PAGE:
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Immigration Legal Services: Francis Castillo obtains a U Visa and works to reunite his family

In 2009, Francis Castillo* spent another lonely Christmas without his wife and three children. He was working in the U.S., hoping to make a better life for his family. Castillo last saw his children before he immigrated to the US in 1998. His son was one year old, and his twin daughters were newborns. Now they are all teenagers. Castillo only gets to talk with his family on the phone once or twice a month, and he works hard to support them by sending remittances to his native El Salvador.

Castillo cleans both days and nights, working about 60 hours per week. At 7 A.M. on Christmas Eve, Castillo was waiting for a bus to work. Suddenly, an unknown assailant brutally robbed and assaulted him. An ambulance rushed Castillo to Howard Hospital, where he had several maxillofacial surgeries. Doctors had to insert a plate into his face to maintain its shape.

Castillo cooperated with the police throughout the investigation. “They treated me well,” Castillo said. “I still have the phone number of the head officer.” A judge advised Castillo that because he cooperated with the police, he could qualify for a U Visa. U Visas allow immigrants who are victims of violent crimes and cooperate with police to stay in the U.S. for up to four years. Immigrants with U Visas can sponsor family members to come to the U.S. After holding a U Visa for three years, immigrants may apply for a green card that will allow them permanent residency.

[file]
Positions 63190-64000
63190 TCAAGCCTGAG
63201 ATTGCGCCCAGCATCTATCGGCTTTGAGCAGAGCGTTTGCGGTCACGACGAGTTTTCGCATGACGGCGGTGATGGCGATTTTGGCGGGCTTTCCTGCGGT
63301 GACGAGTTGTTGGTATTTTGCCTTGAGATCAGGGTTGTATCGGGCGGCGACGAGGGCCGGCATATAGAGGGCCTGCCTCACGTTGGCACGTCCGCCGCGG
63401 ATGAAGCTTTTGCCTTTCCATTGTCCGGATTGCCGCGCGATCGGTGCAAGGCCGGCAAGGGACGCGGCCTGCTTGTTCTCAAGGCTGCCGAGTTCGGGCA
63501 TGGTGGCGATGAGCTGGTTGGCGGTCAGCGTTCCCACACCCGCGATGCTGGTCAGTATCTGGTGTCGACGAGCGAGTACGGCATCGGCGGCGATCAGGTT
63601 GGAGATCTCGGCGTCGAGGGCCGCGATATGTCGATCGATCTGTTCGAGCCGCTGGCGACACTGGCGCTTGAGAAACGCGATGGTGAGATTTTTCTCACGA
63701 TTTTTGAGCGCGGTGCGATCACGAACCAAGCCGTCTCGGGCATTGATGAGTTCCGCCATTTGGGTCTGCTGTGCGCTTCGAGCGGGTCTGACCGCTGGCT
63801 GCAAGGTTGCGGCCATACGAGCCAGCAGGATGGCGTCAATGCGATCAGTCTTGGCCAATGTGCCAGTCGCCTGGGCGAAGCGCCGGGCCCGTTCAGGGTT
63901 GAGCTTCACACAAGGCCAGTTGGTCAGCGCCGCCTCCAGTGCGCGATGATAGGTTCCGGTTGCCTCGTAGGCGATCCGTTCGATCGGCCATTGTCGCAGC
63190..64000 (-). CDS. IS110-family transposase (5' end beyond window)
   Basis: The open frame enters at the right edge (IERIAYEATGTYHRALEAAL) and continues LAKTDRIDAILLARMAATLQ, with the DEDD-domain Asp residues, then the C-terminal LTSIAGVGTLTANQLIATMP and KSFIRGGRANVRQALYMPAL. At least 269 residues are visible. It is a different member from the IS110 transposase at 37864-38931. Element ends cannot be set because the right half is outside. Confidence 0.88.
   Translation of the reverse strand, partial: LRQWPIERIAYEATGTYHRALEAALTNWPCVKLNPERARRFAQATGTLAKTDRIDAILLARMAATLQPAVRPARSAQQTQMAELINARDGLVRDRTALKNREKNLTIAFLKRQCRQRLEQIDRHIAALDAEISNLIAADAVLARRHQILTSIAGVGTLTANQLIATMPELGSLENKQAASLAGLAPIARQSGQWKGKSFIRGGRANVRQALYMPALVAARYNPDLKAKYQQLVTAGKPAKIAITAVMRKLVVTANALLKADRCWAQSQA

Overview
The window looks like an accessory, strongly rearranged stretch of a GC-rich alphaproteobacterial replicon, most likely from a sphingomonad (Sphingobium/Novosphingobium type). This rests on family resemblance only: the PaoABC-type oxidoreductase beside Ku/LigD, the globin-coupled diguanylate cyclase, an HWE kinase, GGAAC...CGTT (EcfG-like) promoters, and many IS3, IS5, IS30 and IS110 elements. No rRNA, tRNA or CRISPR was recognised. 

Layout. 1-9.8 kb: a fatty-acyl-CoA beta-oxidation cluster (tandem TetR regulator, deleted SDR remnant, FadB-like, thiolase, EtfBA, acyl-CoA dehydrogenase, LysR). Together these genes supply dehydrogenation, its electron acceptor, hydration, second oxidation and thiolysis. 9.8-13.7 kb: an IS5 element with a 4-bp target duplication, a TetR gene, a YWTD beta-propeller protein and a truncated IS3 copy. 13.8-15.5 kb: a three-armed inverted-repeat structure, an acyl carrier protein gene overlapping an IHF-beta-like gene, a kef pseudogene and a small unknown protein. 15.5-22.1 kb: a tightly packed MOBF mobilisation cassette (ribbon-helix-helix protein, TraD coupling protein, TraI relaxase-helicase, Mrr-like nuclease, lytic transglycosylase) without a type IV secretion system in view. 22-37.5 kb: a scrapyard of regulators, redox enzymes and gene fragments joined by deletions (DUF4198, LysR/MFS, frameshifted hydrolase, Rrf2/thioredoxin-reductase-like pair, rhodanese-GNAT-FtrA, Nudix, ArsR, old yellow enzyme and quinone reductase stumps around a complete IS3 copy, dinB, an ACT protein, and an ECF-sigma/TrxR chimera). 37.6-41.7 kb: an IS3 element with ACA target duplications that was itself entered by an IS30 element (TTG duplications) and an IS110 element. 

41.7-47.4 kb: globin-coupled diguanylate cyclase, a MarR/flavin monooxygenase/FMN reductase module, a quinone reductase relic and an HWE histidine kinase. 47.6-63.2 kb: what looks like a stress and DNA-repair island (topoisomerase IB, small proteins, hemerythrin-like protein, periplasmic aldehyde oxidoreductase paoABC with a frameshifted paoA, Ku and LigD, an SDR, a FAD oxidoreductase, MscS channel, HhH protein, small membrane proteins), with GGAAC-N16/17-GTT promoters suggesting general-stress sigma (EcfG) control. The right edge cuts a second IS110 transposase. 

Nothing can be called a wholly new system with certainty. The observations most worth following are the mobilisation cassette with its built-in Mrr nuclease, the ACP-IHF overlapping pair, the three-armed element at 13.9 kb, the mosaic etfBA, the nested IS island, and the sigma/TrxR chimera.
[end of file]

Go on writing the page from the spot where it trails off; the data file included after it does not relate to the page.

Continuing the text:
Castillo had his first consultation at CARECEN in the spring of 2010. He decided to work with CARECEN’s attorneys, who helped him apply for a U visa. Castillo’s U visa was approved in the fall of 2010. After waiting the required three years, Castillo plans to apply for permanent residency.

He is also in the process of bringing his family to the U.S. With the help of CARECEN’s legal staff, Castillo’s wife and two of his children had their U.S. visa applications approved this June. Now Castillo is waiting for his second daughter to have her visa approved. Once her visa is approved, Castillo will be reunited with his family after 13 years.

*The client’s name was changed to protect his privacy.